History Beyond the Mother Road

For many, Route 66 is in their blood – they grew up on the old highway, traveled the road with their parents when they were kids, or, perhaps, even pumped gas at one of the many vintage filling stations at a time when owners knew what the term “customer service” meant.

For others, they are nostalgic like me – “old souls,” some might say. And, if it’s history, it’s interesting!!! What the Santa Fe Trail is to us today, Route 66 will be to our future generations, and its heritage and history can no more be forgotten than those of the wagon train pioneers. Yes, it was another era that made a giant step in the progress of a nation.

So, people always tell me, “I just don’t get it.” If you travel this vintage pavement, I can guarantee you will. Along this historic path, which generally follows an even older one – that of the railroads as they expanded westward, there is history that dates back far beyond the asphalt of the Mother Road.

It’s not just about an old highway – it is so much more – an evolution from historic trails such as the National Old Trails Highway that traversed much of the same road in New MexicoArizona, and California; the Trail of Tears that converges with Route 66 in Missouri and Oklahoma, and the Santa Fe Trail in New Mexico.

Along this vintage road, you will not only find the “good ole’ days” that you may remember but also a depth of history that perhaps you can only imagine. The sights along this old highway are incredible, from Civil War sites in Missouri and Oklahoma to outlaws in Texas and New Mexico to the numerous gold mining camps of Arizona.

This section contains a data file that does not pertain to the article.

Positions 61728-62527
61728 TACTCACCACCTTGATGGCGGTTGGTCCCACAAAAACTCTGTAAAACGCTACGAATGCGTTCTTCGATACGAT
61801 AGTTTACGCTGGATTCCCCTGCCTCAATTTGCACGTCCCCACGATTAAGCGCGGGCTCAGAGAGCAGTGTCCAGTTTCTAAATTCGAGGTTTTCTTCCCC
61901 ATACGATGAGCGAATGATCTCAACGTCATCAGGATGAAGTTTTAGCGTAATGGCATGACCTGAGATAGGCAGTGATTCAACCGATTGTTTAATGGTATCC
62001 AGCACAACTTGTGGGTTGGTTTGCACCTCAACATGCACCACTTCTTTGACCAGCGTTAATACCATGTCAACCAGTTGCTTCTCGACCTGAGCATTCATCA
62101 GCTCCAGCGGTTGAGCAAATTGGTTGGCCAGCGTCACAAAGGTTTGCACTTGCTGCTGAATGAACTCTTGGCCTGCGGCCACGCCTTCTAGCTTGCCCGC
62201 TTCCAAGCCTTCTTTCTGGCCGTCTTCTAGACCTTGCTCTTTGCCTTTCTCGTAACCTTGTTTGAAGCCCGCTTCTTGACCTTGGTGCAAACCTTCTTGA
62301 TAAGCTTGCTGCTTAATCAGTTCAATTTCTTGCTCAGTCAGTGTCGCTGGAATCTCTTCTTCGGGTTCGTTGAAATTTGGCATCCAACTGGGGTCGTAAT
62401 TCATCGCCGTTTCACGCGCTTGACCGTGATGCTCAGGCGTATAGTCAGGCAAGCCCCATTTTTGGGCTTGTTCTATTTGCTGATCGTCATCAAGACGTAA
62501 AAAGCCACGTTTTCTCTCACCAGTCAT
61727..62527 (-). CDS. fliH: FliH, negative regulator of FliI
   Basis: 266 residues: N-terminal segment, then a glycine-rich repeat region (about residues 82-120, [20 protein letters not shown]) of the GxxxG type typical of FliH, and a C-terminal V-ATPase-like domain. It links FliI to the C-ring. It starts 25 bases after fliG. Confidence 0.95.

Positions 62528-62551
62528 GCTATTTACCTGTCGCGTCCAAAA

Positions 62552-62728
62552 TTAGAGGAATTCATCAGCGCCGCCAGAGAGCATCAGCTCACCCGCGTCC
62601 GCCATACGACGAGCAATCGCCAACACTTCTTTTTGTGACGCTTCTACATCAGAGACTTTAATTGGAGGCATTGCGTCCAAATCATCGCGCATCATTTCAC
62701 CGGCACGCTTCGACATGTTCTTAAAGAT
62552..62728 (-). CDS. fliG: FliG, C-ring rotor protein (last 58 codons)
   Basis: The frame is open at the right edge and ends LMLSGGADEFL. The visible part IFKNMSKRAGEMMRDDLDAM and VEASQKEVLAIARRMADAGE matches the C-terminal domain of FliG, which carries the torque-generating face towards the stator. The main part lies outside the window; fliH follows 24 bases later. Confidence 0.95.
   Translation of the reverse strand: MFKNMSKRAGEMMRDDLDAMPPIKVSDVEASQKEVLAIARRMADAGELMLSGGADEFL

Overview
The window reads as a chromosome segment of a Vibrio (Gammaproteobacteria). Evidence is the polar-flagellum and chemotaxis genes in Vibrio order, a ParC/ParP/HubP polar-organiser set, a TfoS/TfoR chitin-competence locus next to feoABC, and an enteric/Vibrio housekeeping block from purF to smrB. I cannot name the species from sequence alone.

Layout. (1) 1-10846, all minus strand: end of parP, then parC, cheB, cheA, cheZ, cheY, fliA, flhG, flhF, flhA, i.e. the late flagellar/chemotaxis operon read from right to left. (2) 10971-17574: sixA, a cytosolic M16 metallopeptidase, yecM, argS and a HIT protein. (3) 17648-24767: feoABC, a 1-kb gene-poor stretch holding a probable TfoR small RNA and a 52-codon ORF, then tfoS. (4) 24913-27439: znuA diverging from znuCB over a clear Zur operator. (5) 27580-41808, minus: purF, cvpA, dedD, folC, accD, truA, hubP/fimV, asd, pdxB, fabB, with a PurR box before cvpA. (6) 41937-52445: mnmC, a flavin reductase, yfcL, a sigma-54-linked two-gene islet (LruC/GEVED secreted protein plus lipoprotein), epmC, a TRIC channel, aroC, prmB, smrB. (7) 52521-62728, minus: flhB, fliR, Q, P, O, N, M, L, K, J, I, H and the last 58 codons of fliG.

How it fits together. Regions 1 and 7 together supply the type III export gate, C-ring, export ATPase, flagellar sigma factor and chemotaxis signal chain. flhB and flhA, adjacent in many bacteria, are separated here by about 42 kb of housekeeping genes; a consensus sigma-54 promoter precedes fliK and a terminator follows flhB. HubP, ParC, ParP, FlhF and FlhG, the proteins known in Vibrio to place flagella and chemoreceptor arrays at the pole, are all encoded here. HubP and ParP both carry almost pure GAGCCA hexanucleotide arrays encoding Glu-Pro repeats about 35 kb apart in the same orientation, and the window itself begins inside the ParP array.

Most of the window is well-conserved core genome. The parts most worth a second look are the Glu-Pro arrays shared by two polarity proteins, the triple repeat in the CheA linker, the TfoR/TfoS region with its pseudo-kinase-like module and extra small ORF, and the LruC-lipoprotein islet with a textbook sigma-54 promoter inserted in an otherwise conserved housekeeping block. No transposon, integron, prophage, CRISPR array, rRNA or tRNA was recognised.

Roy's Cafe in Amboy, California. Photo by Dave Alexander,

Roy’s Cafe in Amboy, California. Photo by Dave Alexander,

If you long for the good ole’ days with the buttery smell of popcorn at the drive-in theater or a greasy burger at the local diner, you will have plenty of opportunities at places like the Cozy Dog Drive-In in SpringfieldIllinois; the Munger Moss Motel in LebanonMissouri; or the Snow Cap Drive-In in Seligman, Arizona. If your memory revives the days of Stuckey’s, Steak ‘N’ Shakes, and Burma-Shave signs, you’ll be happy to know that some of these Route 66 icons are on their way back!

If it’s an older part of the West that you’re looking for, you’ll find that, too. Holbrook, Arizona, was once said to have been “too tough for women or churches;” Tucumcari was once referred to as “Six-Shooter Siding,” and Galena, Kansas, was the site of much bloodshed during its coal mining days.

Even though several interstates have virtually replaced the old highway, almost 85% of it can still be traveled. Along the way, you will encounter the remnants of ghost towns killed by the superhighways that replaced Route 66. Some are a ghost towner’s dream, such as Glenrio, Texas; Cuervo, New Mexico; and a long stretch of ghost towns as you enter California’s Mojave Desert.

A Route 66 shield is carved in rock to commemorate where the Mother Road once ran through the Petrified Forest National Park in Arizona

A Route 66 shield is carved in rock to commemorate where the Mother Road once ran through the Petrified Forest National Park in Arizona. Photo by Dave Alexander.

Numerous lakes, state and national parks and historical sites are abundant along this historic road. Take your time, as, all along the old Mother Road, there is something for everyone.

© Kathy Alexander/Legends of America, updated January 2024.

Also See:

About The Mother Road – Route 66

Images of Route 66 (photo gallery)

Signs of the Mother Road (photo gallery)

Route 66 – Facts and Trivia